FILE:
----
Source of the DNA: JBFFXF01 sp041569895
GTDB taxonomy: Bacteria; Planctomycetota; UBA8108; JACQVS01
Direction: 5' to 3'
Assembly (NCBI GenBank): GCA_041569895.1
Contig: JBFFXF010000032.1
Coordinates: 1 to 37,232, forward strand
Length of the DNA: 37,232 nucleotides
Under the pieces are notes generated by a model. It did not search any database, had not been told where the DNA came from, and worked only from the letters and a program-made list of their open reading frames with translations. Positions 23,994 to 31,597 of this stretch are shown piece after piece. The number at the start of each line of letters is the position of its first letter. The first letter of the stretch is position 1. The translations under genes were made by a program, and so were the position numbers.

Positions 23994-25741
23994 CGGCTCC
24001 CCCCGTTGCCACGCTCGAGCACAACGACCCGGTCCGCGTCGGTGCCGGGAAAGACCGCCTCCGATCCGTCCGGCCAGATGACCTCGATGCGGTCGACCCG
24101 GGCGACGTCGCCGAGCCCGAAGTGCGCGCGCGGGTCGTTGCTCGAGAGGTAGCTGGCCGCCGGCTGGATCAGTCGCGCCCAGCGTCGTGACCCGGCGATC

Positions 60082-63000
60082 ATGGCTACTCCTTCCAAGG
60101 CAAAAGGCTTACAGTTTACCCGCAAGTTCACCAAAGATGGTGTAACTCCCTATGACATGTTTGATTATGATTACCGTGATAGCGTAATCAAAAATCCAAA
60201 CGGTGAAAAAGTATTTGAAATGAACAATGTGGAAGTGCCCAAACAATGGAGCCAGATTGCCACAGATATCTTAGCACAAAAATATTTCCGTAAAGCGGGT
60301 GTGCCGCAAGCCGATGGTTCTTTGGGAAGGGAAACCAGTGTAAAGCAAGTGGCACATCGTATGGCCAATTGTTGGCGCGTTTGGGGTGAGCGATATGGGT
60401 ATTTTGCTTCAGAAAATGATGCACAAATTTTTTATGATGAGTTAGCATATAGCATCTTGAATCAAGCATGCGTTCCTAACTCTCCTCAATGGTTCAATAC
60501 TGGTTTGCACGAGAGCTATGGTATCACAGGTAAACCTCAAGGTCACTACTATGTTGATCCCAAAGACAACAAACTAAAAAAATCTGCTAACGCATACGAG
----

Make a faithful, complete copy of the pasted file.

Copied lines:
Source of the DNA: JBFFXF01 sp041569895
GTDB taxonomy: Bacteria; Planctomycetota; UBA8108; JACQVS01
Direction: 5' to 3'
Assembly (NCBI GenBank): GCA_041569895.1
Contig: JBFFXF010000032.1
Coordinates: 1 to 37,232, forward strand
Length of the DNA: 37,232 nucleotides
Under the pieces are notes generated by a model. It did not search any database, had not been told where the DNA came from, and worked only from the letters and a program-made list of their open reading frames with translations. Positions 23,994 to 31,597 of this stretch are shown piece after piece. The number at the start of each line of letters is the position of its first letter. The first letter of the stretch is position 1. The translations under genes were made by a program, and so were the position numbers.

Positions 23994-25741
23994 CGGCTCC
24001 CCCCGTTGCCACGCTCGAGCACAACGACCCGGTCCGCGTCGGTGCCGGGAAAGACCGCCTCCGATCCGTCCGGCCAGATGACCTCGATGCGGTCGACCCG
24101 GGCGACGTCGCCGAGCCCGAAGTGCGCGCGCGGGTCGTTGCTCGAGAGGTAGCTGGCCGCCGGCTGGATCAGTCGCGCCCAGCGTCGTGACCCGGCGATC

Positions 60082-63000
60082 ATGGCTACTCCTTCCAAGG
60101 CAAAAGGCTTACAGTTTACCCGCAAGTTCACCAAAGATGGTGTAACTCCCTATGACATGTTTGATTATGATTACCGTGATAGCGTAATCAAAAATCCAAA
60201 CGGTGAAAAAGTATTTGAAATGAACAATGTGGAAGTGCCCAAACAATGGAGCCAGATTGCCACAGATATCTTAGCACAAAAATATTTCCGTAAAGCGGGT
60301 GTGCCGCAAGCCGATGGTTCTTTGGGAAGGGAAACCAGTGTAAAGCAAGTGGCACATCGTATGGCCAATTGTTGGCGCGTTTGGGGTGAGCGATATGGGT
60401 ATTTTGCTTCAGAAAATGATGCACAAATTTTTTATGATGAGTTAGCATATAGCATCTTGAATCAAGCATGCGTTCCTAACTCTCCTCAATGGTTCAATAC
60501 TGGTTTGCACGAGAGCTATGGTATCACAGGTAAACCTCAAGGTCACTACTATGTTGATCCCAAAGACAACAAACTAAAAAAATCTGCTAACGCATACGAG